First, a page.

As he closed the show, Dr. Balthasar held up a bottle of his Miracle Medicine proclaiming, “This is the answer to a long and healthy life. I’ll also give you a bit of free advice. Stay away from two types of people: politicians and traveling medicine men.”

Dr. Balthasar, Medicine Man, recently appeared in Cambridge, Ohio as part of their Dickens Victorian Village presentation. Where will he stop next?

Following Morgan’s Raiders Trail 150 Years Later

Sketch of Brig Gen John Hunt Morgan

Sketch of Brig Gen John Hunt Morgan

During the Civil War, 150 years ago in July of 1863, Brigadier General John Hunt Morgan led a band of scoundrels, known as Morgan’s Raiders, through Ohio on a two week expedition consisting of many raids and robberies. Their purpose was to create terror and deviate the attention of the Union troops from Confederate forces.

The Ohio Historical Society has commemorated that John Hunt Morgan Heritage Trail with 56 interpretive signs from Cincinnati to West Point in northeastern Ohio. Official dedication took place at the entry point into Ohio at Harrison in July of 2013, although planning has taken several years.

First Morgan's Trail sign in Guernsey County at Cumberland, Ohio

First Morgan’s Trail sign in Guernsey County at Cumberland, Ohio

Wanting to explore the local side of this route, my drive began in Cumberland, Ohio, which is the first place in Guernsey County, my home county, that Morgan’s Raiders appeared. Here in front of the old Cumberland High School is plaque #39, which begins the local trail of clever escapes by Morgan. Having invited themselves as dinner guests, Morgan’s men stole horses, cash, and even a guide before heading on to Point Pleasant (today’s Pleasant City).

Watch for signs like this to follow the trail easily.

Watch for signs like this to follow the trail easily. Former Pleasant City High School sits in the background.

Morgan’s Trail is well-marked with signs at frequent intervals so you can rest assured you are still on the correct route. Stories on the plaques tell about real events that happened near each marker and all contain a couple beautiful old pictures from Civil War days. Each sign also explains, in the lower left hand corner, the location of the next commemorative stop

At the corner of State Routes 313 and 285 in Senecaville, followers will find plaque #40. On July 24 at 3 am, Morgan’s men rode into the village boldly knocking on doors to find out local road information. Lucky for Morgan, Colonel William Wallace of the Ohio Infantry had received an erroneous report and hours earlier had moved from that very crossroads. Ever since the battle at Buffington Island, Brig. Gen. James Shackelford had been in hot pursuit of the Raiders and seemed to be closing the gap.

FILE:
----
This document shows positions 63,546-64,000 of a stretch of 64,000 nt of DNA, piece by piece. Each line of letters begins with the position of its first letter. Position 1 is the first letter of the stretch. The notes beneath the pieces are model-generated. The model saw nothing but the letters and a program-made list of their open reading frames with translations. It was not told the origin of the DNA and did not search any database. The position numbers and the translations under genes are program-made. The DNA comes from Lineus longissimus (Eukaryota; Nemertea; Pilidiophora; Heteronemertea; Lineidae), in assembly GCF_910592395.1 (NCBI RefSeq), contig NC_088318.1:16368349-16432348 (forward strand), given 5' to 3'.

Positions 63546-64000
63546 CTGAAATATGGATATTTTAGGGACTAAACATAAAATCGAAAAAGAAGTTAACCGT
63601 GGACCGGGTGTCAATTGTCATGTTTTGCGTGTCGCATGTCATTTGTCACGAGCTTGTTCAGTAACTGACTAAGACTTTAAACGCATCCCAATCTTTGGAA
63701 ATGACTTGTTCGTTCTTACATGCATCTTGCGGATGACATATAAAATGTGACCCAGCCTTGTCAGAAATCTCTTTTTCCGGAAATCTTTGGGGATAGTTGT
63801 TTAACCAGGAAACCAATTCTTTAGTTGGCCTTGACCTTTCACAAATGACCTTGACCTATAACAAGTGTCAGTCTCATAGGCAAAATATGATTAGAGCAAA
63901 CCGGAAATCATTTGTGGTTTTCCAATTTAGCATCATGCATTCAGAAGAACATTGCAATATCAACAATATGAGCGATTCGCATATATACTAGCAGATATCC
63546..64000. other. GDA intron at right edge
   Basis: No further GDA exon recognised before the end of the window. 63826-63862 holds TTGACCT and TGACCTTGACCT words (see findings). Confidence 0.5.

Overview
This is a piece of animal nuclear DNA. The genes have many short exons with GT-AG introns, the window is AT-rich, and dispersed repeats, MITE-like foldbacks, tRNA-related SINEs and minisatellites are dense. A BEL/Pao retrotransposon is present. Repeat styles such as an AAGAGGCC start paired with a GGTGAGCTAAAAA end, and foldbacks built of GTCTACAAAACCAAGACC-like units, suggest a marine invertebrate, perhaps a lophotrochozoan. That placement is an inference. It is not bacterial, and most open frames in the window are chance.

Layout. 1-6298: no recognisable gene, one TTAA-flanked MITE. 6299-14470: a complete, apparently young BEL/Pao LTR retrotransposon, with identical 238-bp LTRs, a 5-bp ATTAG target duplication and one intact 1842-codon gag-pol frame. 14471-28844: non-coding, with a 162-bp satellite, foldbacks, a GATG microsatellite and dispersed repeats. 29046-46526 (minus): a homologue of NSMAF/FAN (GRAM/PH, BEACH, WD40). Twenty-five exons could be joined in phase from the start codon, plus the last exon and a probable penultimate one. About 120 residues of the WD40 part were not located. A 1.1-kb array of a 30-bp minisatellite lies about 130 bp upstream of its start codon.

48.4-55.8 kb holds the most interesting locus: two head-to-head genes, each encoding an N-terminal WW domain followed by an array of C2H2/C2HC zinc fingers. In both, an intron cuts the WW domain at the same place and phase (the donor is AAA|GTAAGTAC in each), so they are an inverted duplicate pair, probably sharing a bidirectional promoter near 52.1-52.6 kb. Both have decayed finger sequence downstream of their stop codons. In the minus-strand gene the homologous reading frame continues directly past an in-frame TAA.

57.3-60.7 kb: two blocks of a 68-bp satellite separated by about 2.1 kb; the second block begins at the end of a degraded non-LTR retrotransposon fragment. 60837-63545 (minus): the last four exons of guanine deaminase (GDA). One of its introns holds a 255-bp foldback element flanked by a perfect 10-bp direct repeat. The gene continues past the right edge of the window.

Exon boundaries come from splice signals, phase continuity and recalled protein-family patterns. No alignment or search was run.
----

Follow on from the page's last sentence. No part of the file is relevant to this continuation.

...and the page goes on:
Interpretive sign #41 at Lore City trailhead.

Interpretive sign #41 at Lore City trailhead.

Campbell’s Station (today’s Lore City) had the most destruction of any place in Guernsey County with Shackelford being only seven miles behind. Located at the trailhead of the Guernsey Trail, #41 plaque area was the only one in Guernsey County that had been expanded with other information about the history of that area, as well as beautiful flowers.

At the edge of town on Old Mill Road, the battle at Washington (today’s Old Washington) is recognized. Sign #42 is near Cemetery Hill where Shackelford’s troops began firing on Morgan’s Raiders, who had spent the night in Washington. The officers had moved in, unwanted, to the American Hotel while others slept throughout the town, even in the streets. It came as a surprise that the plaque was not downtown with the 1927 monument to this skirmish.

Those four stops mark the route through Guernsey County, then the Trail guides you on toward Piedmont. By now you are beginning to get caught up in the thrill of the chase and to understand the lay of the territory they are crossing. Winding roads follow the Trail as best they possibly can, but Morgan’s Raiders attempted to travel through the woods quite often so the route is close, but can’t possibly be perfect.

Imagine the surprise and fear when up to 2000 Confederate soldiers arrived in one of these small towns along the way.  No wonder the unruly children were disciplined with the phrase: Morgan will get you!

Monument to honor Morgan's Raid erected by Carroll County Historical Society in 1868.

Monument to honor Morgan’s Raid erected by Carroll County Historical Society in 1868.

My original plan had been to follow Morgan’s Trail just through Guernsey County, but once caught up in following Morgan’s Raiders, it was impossible to stop before reaching the spot where Morgan was captured. Being led through Harrison, Monroe, Jefferson and Carroll counties, the posted signs by the Ohio Historical Society were  easy to follow.

With troop numbers diminishing at each spot, Morgan continued to use clever escape tactics as long as he could.  The Raiders might pretend to be Union soldiers, stir up dust to hide themselves, or give promises they could never fulfill.

The last few marked encounters led through rugged, gravel roads. As you slowed down on these rutted and often muddy roads, you could almost feel the weariness of the troops.

End of Trail near West Point, Ohio

End of Trail near West Point, Ohio

Finally, Morgan’s Trail, with plaque #56 entitled West End, came to an end in someone’s front yard where a monument had also been placed years ago. Morgan had tried his best to get back to cross the Ohio River and he was getting so close. Minutes later, I saw the beautiful Ohio River and felt a little sympathy for Morgan’s never reaching it.

The Heritage Trail from Cumberland to West End took Morgan’s Raiders four days from July 23 – July 26. By car, it took about eight and a half hours and I didn’t steal any horses, demand any dinners, or burn any buildings. They must have been worn out to have covered all that territory so quickly on horseback.

Even though he was captured for the moment, his cleverness helped him escape prison and travel unknowingly with a Union soldier on a train back home. Despite the chaos and destruction left behind, he taught the importance of never giving up in your quest to reach a goal.